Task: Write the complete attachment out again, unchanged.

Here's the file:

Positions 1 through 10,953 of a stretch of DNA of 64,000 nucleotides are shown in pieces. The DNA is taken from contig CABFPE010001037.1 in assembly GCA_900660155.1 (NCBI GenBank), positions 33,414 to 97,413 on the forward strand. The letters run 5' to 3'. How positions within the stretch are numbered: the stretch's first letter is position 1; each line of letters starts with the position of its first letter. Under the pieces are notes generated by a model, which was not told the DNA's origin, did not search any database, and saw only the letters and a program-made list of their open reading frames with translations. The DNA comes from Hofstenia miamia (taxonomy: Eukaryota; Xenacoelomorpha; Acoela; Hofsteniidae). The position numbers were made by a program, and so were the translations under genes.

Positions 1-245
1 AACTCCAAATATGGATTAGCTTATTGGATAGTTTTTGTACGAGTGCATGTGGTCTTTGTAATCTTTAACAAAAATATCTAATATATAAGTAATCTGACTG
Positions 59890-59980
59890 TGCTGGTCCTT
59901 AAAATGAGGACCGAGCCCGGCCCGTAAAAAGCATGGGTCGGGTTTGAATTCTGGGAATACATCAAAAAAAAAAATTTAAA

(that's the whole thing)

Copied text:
Positions 1 through 10,953 of a stretch of DNA of 64,000 nucleotides are shown in pieces. The DNA is taken from contig CABFPE010001037.1 in assembly GCA_900660155.1 (NCBI GenBank), positions 33,414 to 97,413 on the forward strand. The letters run 5' to 3'. How positions within the stretch are numbered: the stretch's first letter is position 1; each line of letters starts with the position of its first letter. Under the pieces are notes generated by a model, which was not told the DNA's origin, did not search any database, and saw only the letters and a program-made list of their open reading frames with translations. The DNA comes from Hofstenia miamia (taxonomy: Eukaryota; Xenacoelomorpha; Acoela; Hofsteniidae). The position numbers were made by a program, and so were the translations under genes.

Positions 1-245
1 AACTCCAAATATGGATTAGCTTATTGGATAGTTTTTGTACGAGTGCATGTGGTCTTTGTAATCTTTAACAAAAATATCTAATATATAAGTAATCTGACTG
Positions 59890-59980
59890 TGCTGGTCCTT
59901 AAAATGAGGACCGAGCCCGGCCCGTAAAAAGCATGGGTCGGGTTTGAATTCTGGGAATACATCAAAAAAAAAAATTTAAA